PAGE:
News ID: 324411
Published: 0400 GMT October 02, 2022

Speaker demands reform in Iran’s morality police

Speaker demands reform in Iran’s morality police

National Desk

Iran’s Parliament Speaker Mohammad Baqer Qalibaf on Sunday called for reforms following the death of a woman who had been arrested by the morality police in Tehran last month.

Mahsa Amini, 22, had a heart attack, according to the initial reports, after police took her for improper hijab on September 13. The Kurdish woman died in a hospital three days later while in a coma.

Her death sparked days of street protests in a number of cities which later turned violent, killing dozens of demonstrators and security forces and causing damage to public property.

“The structure and methods of the morality police should be reformed in a way that such incidents do not recur,” Qalibalf told an open session of Parliament.

He vowed to pursue reform among the morality police, within his power.

The top lawmaker also said, “the whys and wherefores” of Amini’s death must be investigated seriously and any “possible negligence” must be dealt with without overlooking any aspect of the matter.

Authorities said anti-Iran groups and terrorists tried to piggyback on the protests and in some cities they hijacked rallies to push for the downfall of the Islamic Republic.

Qalibaf said many protesters “did not have a subversive goal” in the beginning, but later anti-Iran groups provoked them and “instigated riots in order to topple the Islamic Establishment”.

He advised all protesters not to allow their protests to be deviated toward subversion so that their demands for reform would not be sidelined.

Iran’s Intelligence Ministry accused the United States, Britain and Saudi Arabia of “direct” involvement in the recent deadly riots.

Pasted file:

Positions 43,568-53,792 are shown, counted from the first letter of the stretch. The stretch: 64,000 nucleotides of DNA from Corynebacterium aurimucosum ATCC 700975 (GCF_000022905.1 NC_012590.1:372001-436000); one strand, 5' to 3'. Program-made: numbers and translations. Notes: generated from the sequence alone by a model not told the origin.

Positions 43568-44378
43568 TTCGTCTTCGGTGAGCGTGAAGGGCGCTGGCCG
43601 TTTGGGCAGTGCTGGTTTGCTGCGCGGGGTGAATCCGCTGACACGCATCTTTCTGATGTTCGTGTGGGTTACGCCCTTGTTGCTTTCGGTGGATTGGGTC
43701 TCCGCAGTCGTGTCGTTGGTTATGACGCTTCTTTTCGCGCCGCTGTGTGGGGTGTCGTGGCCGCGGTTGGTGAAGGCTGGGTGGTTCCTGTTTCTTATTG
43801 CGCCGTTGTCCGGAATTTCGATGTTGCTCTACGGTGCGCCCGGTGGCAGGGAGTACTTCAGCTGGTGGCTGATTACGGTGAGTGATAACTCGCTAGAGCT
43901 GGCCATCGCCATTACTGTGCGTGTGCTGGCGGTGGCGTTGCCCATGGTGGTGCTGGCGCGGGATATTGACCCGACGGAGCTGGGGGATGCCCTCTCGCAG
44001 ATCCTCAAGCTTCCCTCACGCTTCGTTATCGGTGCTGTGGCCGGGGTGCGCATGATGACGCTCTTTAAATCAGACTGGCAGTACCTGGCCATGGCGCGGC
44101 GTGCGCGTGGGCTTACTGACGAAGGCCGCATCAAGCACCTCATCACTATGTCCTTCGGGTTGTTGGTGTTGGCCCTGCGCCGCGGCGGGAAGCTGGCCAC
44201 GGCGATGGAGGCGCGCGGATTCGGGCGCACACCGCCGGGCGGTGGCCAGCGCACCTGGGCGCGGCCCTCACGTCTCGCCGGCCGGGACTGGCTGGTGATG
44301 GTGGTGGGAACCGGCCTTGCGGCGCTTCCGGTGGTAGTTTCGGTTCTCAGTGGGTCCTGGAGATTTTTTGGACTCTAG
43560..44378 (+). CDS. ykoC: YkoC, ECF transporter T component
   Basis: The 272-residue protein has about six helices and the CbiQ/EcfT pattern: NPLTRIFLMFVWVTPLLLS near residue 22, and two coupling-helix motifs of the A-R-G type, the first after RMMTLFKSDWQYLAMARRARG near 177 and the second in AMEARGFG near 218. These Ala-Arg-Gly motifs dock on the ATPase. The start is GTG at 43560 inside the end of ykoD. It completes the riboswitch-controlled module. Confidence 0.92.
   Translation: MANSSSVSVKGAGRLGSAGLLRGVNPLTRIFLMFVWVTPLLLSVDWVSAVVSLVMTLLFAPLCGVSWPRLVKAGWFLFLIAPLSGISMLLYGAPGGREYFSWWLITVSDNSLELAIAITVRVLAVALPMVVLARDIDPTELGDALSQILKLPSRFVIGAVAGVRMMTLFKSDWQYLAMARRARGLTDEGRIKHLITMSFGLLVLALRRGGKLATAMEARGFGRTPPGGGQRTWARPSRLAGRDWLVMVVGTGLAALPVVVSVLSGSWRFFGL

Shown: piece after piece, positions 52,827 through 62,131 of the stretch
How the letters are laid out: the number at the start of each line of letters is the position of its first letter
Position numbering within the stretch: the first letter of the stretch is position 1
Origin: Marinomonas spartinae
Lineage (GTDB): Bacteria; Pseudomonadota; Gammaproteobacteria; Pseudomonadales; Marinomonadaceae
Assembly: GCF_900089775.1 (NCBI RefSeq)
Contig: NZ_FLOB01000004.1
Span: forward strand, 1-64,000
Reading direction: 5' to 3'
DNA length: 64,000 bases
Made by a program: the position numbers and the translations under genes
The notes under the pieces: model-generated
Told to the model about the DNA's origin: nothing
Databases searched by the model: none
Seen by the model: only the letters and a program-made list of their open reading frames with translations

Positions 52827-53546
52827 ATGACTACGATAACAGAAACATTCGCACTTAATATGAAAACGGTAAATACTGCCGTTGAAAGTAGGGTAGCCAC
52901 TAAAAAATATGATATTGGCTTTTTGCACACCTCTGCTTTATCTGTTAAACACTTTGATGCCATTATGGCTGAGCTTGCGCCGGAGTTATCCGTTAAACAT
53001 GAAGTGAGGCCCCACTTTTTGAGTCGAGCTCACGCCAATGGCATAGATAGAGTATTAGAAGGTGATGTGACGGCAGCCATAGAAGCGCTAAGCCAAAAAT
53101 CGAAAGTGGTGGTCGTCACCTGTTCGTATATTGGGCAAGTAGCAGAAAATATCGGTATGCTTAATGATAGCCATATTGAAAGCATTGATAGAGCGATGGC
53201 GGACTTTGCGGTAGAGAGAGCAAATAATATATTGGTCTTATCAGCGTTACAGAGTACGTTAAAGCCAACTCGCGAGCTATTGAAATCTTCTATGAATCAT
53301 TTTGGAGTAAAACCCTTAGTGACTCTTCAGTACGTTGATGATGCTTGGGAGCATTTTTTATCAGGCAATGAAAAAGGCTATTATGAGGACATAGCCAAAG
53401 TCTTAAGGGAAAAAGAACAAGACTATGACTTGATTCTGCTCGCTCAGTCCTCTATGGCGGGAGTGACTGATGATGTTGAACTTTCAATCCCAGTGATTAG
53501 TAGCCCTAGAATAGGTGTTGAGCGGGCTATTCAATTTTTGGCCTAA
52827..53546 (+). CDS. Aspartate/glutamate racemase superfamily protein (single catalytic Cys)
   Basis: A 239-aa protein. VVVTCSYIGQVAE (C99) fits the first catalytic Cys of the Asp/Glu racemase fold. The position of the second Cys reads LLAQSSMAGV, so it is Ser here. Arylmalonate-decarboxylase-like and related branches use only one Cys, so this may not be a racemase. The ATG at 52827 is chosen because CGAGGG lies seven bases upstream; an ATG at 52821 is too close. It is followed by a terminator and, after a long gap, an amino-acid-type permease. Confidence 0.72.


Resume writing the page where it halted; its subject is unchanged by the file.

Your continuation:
The ministry also said more than 120 members of anti-Iran terrorist groups, including the Mojahedin-e-Khalq Organization, PJAK and Komala party, were arrested in the course of the riots.

Iran’s Judiciary chief has already said that riot ringleaders would face harsh punishment.

An unknown number of university students were also apprehended in the protests.

A spokesman for the Ministry of Science, Research and Technology, however, said Sunday that most of them had been released. 


Plot to isolate Iran failed

President Ebrahim Raeisi said Sunday that Iran’s enemies tried to “isolate the country but their plot failed”.

The chief commander of the Islamic Revolution Guards Corps on Sunday said that the U.S. used its last resort to set Iranian youth against the Islamic Republic. 

“Americans want to mobilize our youths against the Islamic Establishment by means of trickery and deception. This is the last policy of the enemies… But we have the experience and knowledge of the enemy. Lack of knowledge is the cause of failure, while knowledge always ensures victory,” Major General Hossein Salami said.

He warned that Iran would “trounce” the U.S., Britain and Saudi Arabia and that they can never “infiltrate this land”.




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